The other crypto bosses are in the US authorities’ crosshairs. In a high-profile criminal case that shocked the industry, former cryptocurrency poster kid Sam Bankman-Fried was found guilty on Thursday of scamming users of his now-bankrupt cryptocurrency exchange, FTX.
Regulators are keeping an eye on more than just him. Regulators targeted several industry titans due to the sector’s other spectacular meltdowns that occurred last year when token values crashed.
Charges may not lead to convictions, and investigations are not always a sign of misconduct. The executives listed below have all denied any wrongdoing.
Zhao Changpeng “CZ”
In June, the CEO of Binance, Zhao, sued the U.S. Securities and Exchange Commission (SEC) for allegedly running “a web of deception.” The U.S. Commodities Futures Trading Commission also filed a lawsuit against Binance and Zhao in March, alleging that the two ran “illegal” exchanges and “sham” compliance programs.
The SEC accused Binance of inflating trade volumes artificially, misappropriating client funds, neglecting to prohibit U.S. consumers from using its platform, and misleading investors about its measures for market supervision.
The SEC’s complaint, according to the corporation, was “unjustified by the facts, by the law, or by the Commission’s precedent.” The CFTC’s complaint, according to millionaire Zhao, who was born in China and immigrated to Canada when he was twelve, was “unexpected and disappointing” and included an “incomplete recitation of facts.”
Do Kwon, a native of South Korea, created the TerraUSD and Luna currencies while co-founding Terraform Labs. A broader decline in token prices was sparked by the demise of TerraUSD and Luna, whose combined market values were once believed to be worth more than $40 billion.
Kwon was detained in Montenegro early this year on suspicion of faking documents, and he is facing many fraud accusations in the United States, according to the authorities. Additionally, Kwon and Terraform Labs are facing civil allegations from the SEC, which allege that the two are “orchestrating a multi-billion dollar crypto asset securities fraud.”
According to a news statement from the Montenegrin court, Kwon has denied falsifying papers. The SEC is “evidentiarily no closer to proving that the defendants did anything wrong,” according to Terraform in a court filing from October 30.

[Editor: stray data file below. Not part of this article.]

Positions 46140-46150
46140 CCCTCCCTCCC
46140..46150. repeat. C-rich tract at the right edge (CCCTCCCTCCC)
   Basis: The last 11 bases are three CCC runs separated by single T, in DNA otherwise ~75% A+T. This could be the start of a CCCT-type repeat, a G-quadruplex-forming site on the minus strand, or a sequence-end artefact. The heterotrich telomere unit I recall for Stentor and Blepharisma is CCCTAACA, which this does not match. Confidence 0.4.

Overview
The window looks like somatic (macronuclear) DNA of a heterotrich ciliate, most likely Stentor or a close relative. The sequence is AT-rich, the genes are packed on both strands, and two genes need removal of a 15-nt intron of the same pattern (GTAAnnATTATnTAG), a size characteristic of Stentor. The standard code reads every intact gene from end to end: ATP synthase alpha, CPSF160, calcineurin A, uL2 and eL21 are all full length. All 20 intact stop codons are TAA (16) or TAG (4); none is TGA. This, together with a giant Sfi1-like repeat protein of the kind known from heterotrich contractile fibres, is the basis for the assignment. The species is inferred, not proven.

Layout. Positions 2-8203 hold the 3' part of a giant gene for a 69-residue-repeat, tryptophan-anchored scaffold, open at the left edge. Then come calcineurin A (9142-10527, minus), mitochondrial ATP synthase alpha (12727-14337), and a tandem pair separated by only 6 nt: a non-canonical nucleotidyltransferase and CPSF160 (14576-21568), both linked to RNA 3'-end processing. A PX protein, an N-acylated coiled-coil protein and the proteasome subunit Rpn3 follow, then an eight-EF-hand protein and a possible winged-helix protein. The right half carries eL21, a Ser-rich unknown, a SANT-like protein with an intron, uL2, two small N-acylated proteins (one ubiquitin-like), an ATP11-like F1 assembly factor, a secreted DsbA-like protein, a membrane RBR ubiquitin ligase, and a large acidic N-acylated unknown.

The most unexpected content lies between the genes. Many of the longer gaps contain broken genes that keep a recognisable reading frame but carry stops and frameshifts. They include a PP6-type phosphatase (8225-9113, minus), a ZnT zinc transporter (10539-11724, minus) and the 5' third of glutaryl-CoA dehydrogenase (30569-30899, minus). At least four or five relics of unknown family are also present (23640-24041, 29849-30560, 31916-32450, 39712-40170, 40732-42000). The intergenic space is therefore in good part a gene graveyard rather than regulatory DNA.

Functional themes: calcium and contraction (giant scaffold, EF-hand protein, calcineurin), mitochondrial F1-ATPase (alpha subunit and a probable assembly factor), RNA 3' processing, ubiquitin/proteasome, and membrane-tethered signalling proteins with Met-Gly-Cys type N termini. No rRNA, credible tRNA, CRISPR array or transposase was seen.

In July 2022, the firm, run by the former CEO and creator of cryptocurrency lender Celsius Network, declared bankruptcy.
He entered a not-guilty plea to U.S. fraud charges alleging that he deceived clients and artificially raised the value of the exclusive cryptocurrency token that belonged to his business. Mashinsky was sued in January by the attorney general of New York State, who also claimed fraud. Mashinsky disputed the accusations, according to his attorney at the time, and “looks forward to vigorously defending himself in court.”
The SEC, the CFTC, and the Federal Trade Commission (FTC) are also suing Mashinsky because he promoted Celsius as secure. At the same time, the business used progressively riskier actions to meet its 17% return guarantee.
Silbert is the CEO of Digital Currency Business, a cryptocurrency business whose Genesis Global Capital affiliate declared bankruptcy in January.
Last month, New York Attorney General Letitia James filed a lawsuit against him, Genesis, and DCG, claiming they had scammed clients out of almost $1 billion.
Silbert declared the claims untrue and vowed to contest the action in court.
“My aim and DCG’s goal last year was to assist Genesis weather the storm and set up Genesis for future success. It is regrettable that this lawsuit fails to provide such important information,” he stated.
Another victim of the cryptocurrency debacle of the previous year is Stephen Ehrlich’s Voyager Digital. The CFTC and the FTC have charged him for deceiving clients about the security of their money while taking “excessive risks” that ultimately failed the cryptocurrency loan.
In his own words, Ehrlich said he was being made into a “scapegoat for the bad actions of others at different companies.”
“Having spent nearly my entire career working in regulated markets, including more than 10 years at public companies, I have never had a single blemish on my record,” he stated in a statement issued last month.
In March, the SEC filed fraud charges against Chinese cryptocurrency entrepreneur Justin Sun and his businesses, which include the Tron Foundation. Sun is accused of fabricating trading volume figures for his firm’s cryptocurrency tokens and hiding celebrity payments to endorse them.
In a social media post on Platform X, Sun stated that the allegation “lacks merit.”